One of Much Better Adventures’ lowest carbon trips is a four night, 100km canoe expedition through Scotland from £ 590 per person;

Saving oaks with Canopy & Stars

Sawday's, Canopy & Stars walking
Sawday’s aims to plant 1 million trees by 2025

Employee majority owned and recently awarded Best for the World B Corp in the worker category, owner of Canopy & Stars Sawday’s is recognized for social sustainability. Since 2019, the company has also committed to climate action with the goal of planting 1 million trees by 2025 with the TreeSisters charity to revive habitats in the tropics while creating local jobs (one tree is donated for each reserve) . Closer to home, Sawday’s charitable foundation has also purchased and planted 8,000 Save the Oaks trees, a campaign to save 750,000 oak saplings that will be destroyed after a failed government planting plan. Work is underway to reduce carbon emissions, including initiatives such as partnering with Ecotricity to offer homeowners the best rates and ensure 95% of suppliers meet high environmental standards.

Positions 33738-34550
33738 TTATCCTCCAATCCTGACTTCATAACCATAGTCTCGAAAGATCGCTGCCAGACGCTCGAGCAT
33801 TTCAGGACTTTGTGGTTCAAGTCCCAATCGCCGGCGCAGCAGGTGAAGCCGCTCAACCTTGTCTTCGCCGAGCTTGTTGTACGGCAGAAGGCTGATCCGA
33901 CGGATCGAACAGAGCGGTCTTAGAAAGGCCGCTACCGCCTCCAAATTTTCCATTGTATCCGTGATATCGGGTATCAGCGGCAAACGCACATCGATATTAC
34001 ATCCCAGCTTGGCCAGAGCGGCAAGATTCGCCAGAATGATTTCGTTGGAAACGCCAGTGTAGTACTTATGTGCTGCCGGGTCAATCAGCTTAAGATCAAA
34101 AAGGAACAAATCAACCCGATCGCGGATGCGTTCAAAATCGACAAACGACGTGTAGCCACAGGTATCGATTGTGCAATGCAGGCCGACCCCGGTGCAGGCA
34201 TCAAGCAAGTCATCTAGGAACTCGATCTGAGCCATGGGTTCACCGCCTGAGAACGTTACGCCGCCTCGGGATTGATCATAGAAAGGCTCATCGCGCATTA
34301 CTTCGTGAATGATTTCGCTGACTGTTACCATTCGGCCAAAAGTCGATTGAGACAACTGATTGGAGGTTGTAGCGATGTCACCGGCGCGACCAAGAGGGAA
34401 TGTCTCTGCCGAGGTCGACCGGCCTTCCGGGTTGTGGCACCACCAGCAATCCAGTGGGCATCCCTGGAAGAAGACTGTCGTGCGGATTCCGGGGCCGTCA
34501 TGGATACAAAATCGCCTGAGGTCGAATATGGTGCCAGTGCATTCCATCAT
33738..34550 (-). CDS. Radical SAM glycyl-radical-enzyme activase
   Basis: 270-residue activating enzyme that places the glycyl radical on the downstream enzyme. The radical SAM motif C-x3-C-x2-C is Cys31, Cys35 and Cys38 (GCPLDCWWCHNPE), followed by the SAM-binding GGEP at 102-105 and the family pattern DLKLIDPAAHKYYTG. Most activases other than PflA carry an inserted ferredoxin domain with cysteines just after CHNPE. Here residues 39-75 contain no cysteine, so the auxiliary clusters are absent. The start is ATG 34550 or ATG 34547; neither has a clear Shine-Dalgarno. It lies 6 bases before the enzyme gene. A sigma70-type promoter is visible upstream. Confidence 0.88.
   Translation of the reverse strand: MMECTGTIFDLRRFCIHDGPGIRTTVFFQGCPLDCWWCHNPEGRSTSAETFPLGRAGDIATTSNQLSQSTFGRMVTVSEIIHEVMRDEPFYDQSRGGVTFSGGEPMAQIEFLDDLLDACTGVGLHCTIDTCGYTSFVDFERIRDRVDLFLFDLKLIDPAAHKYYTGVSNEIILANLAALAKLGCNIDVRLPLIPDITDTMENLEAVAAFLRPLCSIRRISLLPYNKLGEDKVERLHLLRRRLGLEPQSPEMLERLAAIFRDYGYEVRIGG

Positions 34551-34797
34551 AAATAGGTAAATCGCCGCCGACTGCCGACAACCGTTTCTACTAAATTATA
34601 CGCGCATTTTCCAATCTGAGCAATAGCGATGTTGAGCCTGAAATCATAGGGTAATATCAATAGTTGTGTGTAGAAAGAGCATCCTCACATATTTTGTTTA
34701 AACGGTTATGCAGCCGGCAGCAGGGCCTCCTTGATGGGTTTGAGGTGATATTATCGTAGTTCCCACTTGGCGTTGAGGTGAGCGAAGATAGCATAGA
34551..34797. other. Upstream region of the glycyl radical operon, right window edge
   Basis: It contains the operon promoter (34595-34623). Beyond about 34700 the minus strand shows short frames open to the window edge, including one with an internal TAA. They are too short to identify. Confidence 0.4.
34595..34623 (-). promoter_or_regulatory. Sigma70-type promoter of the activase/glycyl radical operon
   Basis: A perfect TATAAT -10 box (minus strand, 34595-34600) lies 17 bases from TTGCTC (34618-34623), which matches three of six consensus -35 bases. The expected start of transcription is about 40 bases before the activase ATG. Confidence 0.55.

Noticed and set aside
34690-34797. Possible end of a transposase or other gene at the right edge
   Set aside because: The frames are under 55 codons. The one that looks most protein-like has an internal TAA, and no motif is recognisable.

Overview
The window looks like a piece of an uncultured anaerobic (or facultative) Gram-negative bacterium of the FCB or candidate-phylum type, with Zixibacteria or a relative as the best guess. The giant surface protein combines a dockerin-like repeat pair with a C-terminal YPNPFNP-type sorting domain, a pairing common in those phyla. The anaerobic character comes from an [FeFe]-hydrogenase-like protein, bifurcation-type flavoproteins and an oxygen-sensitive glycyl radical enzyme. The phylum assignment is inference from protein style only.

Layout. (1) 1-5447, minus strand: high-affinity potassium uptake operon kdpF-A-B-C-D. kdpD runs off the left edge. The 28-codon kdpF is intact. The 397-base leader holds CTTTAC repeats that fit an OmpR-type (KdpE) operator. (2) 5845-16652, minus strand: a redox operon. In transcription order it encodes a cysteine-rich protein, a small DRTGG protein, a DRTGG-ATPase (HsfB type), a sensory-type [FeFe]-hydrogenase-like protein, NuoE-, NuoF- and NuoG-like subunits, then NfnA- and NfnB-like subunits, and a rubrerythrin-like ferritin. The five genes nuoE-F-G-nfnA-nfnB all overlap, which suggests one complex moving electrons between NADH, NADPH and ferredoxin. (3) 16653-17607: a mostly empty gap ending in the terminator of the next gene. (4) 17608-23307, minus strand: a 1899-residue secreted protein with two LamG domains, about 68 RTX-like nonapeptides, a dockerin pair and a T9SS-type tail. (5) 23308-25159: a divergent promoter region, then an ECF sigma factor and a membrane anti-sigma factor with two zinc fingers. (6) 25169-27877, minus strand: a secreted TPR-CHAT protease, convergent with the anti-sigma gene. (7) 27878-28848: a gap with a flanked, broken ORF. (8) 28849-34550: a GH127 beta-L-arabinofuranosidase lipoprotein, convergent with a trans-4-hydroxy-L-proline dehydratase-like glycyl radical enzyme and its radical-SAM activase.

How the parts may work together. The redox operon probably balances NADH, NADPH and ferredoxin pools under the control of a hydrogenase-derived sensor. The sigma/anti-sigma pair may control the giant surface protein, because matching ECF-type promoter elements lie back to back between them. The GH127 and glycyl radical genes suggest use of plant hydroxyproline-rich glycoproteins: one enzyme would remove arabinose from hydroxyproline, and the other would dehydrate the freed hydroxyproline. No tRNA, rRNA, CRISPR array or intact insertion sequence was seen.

Save the Oaks saplings have been planted in Colony forests, Herefordshire, which has a tree house for two £ 182 per night;

Tour operators compete to create rail itineraries

Barcelona's France Station.
Barcelona’s France Station. Photograph: Manuel Measure / Getty Images